Futures-based ETFs are found in commodities, stocks, Treasury bonds and global currencies. For example, PowerShares DB Gold (DGL) invests in gold futures, not the bullion. These ETFs provide investors with a way to profit from the fund’s short-term price movements without actually owning the underlying asset. The futures contract lets you buy a certain commodity, such as gold, at a later date, and in return, you agree to keep that promise, explains Myra P. Saefong for MarketWatch. This comes with a price advantage because you’re not buying the physical commodity and the investment is leveraged, which means it has greater risks involved. Whenever increased risk is involved in investing, ensure you fully understand what you’re purchasing.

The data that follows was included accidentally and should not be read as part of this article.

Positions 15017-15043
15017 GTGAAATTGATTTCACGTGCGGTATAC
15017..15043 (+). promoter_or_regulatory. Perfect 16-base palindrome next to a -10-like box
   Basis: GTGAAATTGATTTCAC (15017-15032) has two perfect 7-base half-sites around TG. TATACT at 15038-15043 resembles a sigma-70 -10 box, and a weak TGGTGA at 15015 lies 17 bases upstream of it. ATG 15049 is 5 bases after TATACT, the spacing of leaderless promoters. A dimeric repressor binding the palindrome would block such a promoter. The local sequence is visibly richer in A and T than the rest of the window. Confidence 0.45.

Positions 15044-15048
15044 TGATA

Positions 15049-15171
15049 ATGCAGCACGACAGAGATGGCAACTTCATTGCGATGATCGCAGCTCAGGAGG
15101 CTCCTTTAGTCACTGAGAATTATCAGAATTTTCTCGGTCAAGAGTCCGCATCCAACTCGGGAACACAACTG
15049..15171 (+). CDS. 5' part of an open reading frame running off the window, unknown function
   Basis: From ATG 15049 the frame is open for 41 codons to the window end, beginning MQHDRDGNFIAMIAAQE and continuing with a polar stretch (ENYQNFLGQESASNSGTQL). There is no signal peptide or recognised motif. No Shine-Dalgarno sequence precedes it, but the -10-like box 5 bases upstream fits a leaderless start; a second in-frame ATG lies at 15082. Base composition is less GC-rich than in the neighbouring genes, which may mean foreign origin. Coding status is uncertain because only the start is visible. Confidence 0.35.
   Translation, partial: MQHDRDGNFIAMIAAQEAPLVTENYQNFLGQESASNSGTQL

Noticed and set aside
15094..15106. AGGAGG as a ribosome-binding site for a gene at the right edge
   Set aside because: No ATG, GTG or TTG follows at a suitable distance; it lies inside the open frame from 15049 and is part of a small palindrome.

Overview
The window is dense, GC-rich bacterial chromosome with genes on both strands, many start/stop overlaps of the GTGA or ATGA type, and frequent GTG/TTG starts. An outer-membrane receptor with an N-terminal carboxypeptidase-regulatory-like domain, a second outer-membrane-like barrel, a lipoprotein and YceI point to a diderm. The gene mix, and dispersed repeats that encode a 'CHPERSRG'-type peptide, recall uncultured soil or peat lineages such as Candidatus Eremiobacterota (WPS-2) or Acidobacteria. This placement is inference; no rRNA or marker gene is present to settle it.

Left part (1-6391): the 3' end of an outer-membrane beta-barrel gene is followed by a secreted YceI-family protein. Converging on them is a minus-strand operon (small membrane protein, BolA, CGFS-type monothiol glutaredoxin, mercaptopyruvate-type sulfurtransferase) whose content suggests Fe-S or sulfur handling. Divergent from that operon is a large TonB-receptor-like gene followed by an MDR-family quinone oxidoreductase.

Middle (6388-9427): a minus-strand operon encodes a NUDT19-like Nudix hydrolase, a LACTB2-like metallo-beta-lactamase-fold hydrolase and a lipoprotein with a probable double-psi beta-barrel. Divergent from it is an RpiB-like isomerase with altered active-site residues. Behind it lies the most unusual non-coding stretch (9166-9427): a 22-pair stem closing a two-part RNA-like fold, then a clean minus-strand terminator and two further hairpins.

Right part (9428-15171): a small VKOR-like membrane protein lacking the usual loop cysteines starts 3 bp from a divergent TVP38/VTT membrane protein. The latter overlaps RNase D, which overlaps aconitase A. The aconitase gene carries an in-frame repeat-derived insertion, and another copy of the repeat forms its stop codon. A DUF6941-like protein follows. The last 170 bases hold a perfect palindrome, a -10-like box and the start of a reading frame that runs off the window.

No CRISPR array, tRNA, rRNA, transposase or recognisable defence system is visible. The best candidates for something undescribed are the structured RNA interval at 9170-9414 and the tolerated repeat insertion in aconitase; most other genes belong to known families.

Not only is it important to understand how leverage works with futures ETFs, but margin is another concept you’ll encounter. Margin is the fluctuating amount of money you must keep in the account to cover losses. A margin call is when you have to cough up more money to your broker if a trade goes sour.
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